Mold inside your coffee brewer
Some molds can be very toxic. You won’t find mold living in water, like algae, but they do like a moist environment – which abound around your coffee maker.
Mold does not always require sunlight to grow and abound. So, mold can build up in the darkness inside the brewer.
You may find mold inside your reservoir, inside the machine internal parts, inside the heater tank, and in the outgoing external parts of the brewer like the pod holder.
Dealing with scale inside your coffee brewer
The other thing that builds up in your brewer is scale.
Scale is minerals the leech from your water and cling to parts of your coffee maker, inside and outside.
Scale is not toxic and does not need disinfected – but it does need dealt with.
Descaling your coffee maker is another topic entirely – which we have covered in detail in the post linked to below.
Again, scale is not toxic and any buildup should not change the taste of your coffee. But, the buildup does have a tendency to plug up the lines in your machine. This will cause the early demise of your Keurig brewer, which is why Keurig recommends frequent descaling.
Why take the chance on any of that – and we want our brewers really really clean, right?
When you do descale your coffee maker, you are also working toward sanitizing and disinfecting it.
A first step in cleaning and sanitizing is to descale your brewer – do this first.
Cleaning out the algae mold and bacteria from your single serve coffee maker with white vinegar
In this section we will deal with disinfecting and sanitizing your coffee brewer of algae, mold and bacteria – both inside and outside your Keurig machine.
You have just descaled your brewer. What else do you need to do to get rid of the toxic elements inside the machine?
Whether you have used the Keurig brand recommended descaling solution or you have used distilled white vinegar, there is really nothing more you need to do for the inside of the coffee maker.
That’s right, nothing. Because in the case of distilled white vinegar, it has properties that are anti bacterial along with anti algae, and anti mold.
The same acids that worked at descaling also kill mold, algae and bacteria.
Does white vinegar kill everything? No, it does not kill all bacteria. Some of the more resilient bacteria like streptococcus can remain. But, it does kill most bacteria and, is not caustic or harmful to you or your machine.
It is not recommended by Keurig, but the acidic content of vinegar is no more harmful than the citric acid that is in the Keurig brand descaler – as you learned in our descaling post.
To use it, follow the step by step instructions found in the post we just mentioned. That’s all you need to do to sanitize and disinfect the inside of your brewer, The outside we will cover in a minute.
Is there anything more you can do to sanitize your coffee maker?
Using hydrogen peroxide to clean your Keurig coffee maker.
Yes, you can go one step further.
Another anti-bacterial you can use is hydrogen peroxide. It is very effective at killing unwanted organisms, mold, algae and bacteria- and is not toxic or caustic when very diluted.
It is an oxidizer, though. That means it can oxidize or corrode the metal parts of your brewer. So, don’t leave it sit too long in the machine and make sure you rinse out the machine thoroughly.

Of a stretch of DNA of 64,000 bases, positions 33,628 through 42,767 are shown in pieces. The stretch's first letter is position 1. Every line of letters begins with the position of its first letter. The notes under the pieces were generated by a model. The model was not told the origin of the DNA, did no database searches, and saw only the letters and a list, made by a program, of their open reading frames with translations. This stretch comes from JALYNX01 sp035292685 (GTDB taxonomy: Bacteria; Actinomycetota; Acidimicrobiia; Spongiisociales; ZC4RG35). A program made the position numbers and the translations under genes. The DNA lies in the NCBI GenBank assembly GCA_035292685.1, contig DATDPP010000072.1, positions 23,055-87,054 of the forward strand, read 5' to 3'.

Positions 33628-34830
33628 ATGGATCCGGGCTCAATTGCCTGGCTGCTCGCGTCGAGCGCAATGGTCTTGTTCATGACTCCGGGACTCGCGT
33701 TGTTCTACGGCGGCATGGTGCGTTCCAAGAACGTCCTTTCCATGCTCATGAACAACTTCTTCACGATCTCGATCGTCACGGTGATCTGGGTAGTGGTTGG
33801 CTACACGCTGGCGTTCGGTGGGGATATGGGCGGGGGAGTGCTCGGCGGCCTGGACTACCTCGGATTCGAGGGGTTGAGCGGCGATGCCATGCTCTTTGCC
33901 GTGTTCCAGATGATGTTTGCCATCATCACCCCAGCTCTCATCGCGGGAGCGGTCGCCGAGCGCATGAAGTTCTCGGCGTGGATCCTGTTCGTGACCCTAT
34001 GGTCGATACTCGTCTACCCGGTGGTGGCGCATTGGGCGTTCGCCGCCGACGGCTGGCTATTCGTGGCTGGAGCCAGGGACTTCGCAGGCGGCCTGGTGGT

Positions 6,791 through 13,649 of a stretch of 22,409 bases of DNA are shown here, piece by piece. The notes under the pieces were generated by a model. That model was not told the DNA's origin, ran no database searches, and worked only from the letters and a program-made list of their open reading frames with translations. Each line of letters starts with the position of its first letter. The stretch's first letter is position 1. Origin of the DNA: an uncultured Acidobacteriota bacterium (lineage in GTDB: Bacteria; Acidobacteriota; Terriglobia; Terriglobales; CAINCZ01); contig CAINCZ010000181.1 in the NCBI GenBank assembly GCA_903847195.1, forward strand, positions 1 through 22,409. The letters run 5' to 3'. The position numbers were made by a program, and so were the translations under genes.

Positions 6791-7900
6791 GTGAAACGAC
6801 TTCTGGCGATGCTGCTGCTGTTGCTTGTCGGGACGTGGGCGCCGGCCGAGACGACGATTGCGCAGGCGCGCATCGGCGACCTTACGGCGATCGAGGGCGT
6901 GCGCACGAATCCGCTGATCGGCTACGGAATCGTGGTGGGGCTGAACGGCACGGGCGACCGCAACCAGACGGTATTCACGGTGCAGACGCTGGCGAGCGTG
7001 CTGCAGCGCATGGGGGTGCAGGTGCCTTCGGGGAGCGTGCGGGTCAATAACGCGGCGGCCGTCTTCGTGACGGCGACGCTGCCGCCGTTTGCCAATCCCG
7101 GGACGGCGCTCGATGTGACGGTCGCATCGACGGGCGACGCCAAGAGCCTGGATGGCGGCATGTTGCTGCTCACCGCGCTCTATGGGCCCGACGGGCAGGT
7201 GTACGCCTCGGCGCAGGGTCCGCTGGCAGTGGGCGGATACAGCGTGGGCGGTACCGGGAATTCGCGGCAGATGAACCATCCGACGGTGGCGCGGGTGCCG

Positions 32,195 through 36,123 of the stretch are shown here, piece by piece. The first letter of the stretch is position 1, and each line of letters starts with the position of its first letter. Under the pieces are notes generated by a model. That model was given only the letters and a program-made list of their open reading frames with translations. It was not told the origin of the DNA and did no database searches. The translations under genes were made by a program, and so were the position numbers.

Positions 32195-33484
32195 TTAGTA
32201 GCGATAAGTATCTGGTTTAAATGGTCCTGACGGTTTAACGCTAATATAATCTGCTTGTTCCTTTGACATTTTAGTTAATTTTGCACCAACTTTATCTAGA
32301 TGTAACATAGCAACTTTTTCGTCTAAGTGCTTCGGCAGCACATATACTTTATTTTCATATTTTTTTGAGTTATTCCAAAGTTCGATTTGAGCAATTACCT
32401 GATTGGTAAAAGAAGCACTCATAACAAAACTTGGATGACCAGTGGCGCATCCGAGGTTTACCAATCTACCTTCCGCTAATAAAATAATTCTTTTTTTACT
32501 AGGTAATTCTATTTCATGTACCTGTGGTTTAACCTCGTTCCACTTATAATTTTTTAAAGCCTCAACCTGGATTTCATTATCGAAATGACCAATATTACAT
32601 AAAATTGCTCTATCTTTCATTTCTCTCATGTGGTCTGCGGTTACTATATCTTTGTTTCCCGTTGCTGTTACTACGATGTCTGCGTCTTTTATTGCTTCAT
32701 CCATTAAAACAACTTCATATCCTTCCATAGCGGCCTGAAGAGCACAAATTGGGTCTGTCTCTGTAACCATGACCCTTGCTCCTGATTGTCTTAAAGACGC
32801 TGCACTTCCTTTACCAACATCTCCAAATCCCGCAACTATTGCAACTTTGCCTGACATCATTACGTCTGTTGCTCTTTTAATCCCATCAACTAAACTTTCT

Hydrogen peroxide has a couple of advantages over white vinegar…
First, it has no odor and using it generally acts as a deodorizer.
Second, it has a taste very close to water itself. This means it will not leave behind residues that will affect taste.
In fact, hydrogen peroxide generally neutralizes both odor and taste by oxidizing and destroying components that may cause bad odor and taste, like bacteria, for example.
How do you use hydrogen peroxide to clean your Keurig coffee maker?
Simply repeat the steps used in descaling your Keurig brewer with distilled white vinegar. We will give you those steps again replacing the vinegar with hydrogen peroxide.
Step by step using hydrogen peroxide
These is the step by step method for models with a larger removable water reservoir.
- Empty the water reservoir on your Keurig.
- Remove any filter and filter unit from your reservoir if you have one installed.
- Use a large coffee cup or container for hot liquids and pour about 5 oz of hydrogen peroxide 5% and pour it into your reservoir. Do this twice (10 oz of hydrogen peroxide total) for non pour-in type reservoirs – the removable type. ****Just use the cheap hydrogen peroxide found at your local drug store ***
- Fill that same large coffee cup with clean water you would normally use for brewing your coffee. And do this twice also for non pour-in reservoir type units.
- Place the reservoir back on the brewer, and make sure your Keurig brewer is powered on.
- Empty the K-cup pod holder – do NOT place a pod in the holder, leave it empty.
- Place an empty cup (10 oz or larger) and brew a 10 oz size cup. Do this until the brewer says to add water.
- Now let it set at least 20 minutes – that is all it needs. Don’t let it sit for more than 1 hour.
- After letting it sit with the hydrogen peroxide solution, empty the water reservoir and this time fill it with clean water. Run as many cups through the machine as necessary (without using a k cup pod) until needing to add water.
- You may want to repeat the last step to insure that you have removed all of the hydrogen peroxide solution from the brewer.
- You are now ready to brew coffee as you normally would.
How Keurig recommends cleaning their coffee makers.
If you visit the Keurig website and look for (or Google it) how to clean a Keurig coffee brewer, you will get a page on how to descale a Keurig Brewer.
Is descaling and cleaning the same thing according to Keurig? Well, sort of.